PHILADELPHIA (WPVI) -- By a vote of three to one, with one abstention, the School Reform Commission put itself on a course to end its authority, giving control of Philadelphia schools back to the city.
Mayor Jim Kenney will replace the SRC with a local school board, appointed by him and approved by City Council.
"I'm excited about the potential of having an appointed school board because the people will begin to have a voice, a stronger voice," said Pastor Pamela Williams.
In a statement, Mayor Jim Kenney said in part, the buck will stop with one person - the mayor.
SRC Chairwoman Joyce Wilkerson noted that with authority will come great responsibility.
"It's going be a tough road. We have a $700 million dollar shortfall. Although we're no longer technically distressed, we need additional resources in order to deliver to our kids the kind of education they deserve," she said.
SRC commission member Farah Jiminez abstained, saying the district does not meet the standard to be certified as no longer in distress by the Secretary of Education.
"There's a $700 million deficit, forecast in capital repair needs of 5 billion and counting, and even if we use the fuzzies of math that to me adds up to distress," said Jiminez.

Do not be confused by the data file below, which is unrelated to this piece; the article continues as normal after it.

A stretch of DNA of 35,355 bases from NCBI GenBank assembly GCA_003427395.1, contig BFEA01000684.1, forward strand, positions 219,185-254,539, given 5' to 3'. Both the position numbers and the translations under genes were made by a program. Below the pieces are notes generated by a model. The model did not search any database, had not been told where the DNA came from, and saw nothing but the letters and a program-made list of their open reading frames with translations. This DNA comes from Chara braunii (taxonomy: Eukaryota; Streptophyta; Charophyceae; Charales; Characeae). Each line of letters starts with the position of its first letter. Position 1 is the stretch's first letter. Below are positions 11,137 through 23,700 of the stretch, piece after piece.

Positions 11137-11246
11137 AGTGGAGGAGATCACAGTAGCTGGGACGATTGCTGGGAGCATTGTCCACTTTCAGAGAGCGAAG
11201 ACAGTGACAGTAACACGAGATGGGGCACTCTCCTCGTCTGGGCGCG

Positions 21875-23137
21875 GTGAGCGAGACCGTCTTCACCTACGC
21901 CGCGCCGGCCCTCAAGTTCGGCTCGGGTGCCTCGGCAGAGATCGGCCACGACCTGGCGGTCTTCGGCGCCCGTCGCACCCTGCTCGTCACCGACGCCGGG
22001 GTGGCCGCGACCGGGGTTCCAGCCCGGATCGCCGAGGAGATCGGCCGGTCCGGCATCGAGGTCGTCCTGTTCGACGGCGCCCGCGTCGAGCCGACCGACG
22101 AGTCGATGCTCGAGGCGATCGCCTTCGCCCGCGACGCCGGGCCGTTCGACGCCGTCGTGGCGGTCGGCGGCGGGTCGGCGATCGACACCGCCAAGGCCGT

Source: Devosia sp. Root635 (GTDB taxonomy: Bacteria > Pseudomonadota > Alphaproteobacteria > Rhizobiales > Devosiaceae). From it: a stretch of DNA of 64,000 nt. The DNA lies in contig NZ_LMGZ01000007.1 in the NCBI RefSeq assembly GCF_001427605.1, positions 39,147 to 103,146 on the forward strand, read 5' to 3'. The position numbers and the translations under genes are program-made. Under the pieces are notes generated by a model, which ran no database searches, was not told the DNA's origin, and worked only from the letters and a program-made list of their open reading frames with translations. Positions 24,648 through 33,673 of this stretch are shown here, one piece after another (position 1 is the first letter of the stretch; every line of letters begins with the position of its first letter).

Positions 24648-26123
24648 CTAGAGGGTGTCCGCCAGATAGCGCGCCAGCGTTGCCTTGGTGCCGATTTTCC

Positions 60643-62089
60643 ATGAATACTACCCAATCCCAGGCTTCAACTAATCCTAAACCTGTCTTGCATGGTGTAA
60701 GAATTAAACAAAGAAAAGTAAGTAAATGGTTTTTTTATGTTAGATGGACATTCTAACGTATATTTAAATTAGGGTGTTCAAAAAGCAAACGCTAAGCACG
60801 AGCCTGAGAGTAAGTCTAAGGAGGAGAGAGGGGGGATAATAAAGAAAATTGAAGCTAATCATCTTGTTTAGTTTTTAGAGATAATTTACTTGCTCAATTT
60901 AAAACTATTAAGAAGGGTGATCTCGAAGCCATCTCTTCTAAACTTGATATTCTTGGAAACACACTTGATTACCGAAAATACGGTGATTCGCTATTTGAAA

And Bill Green cast the lone no vote.
"I do favor local control, I said that when I joined the SRC," Green said. "I just wish the city had put its money where its mouth is before asking for control."
A distressed school system is the reason the School Reform Commission was put together 16 years ago. But with the Secretary of Education expected to certify the district as no longer in distress, Mayor Kenney will appoint a 13 member nominating committee for new board members next month.
New board members would then be named in late February or early March.
The SRC will cease to exist on June 30, 2018.
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Philadelphia's School Reform Commission votes to disband
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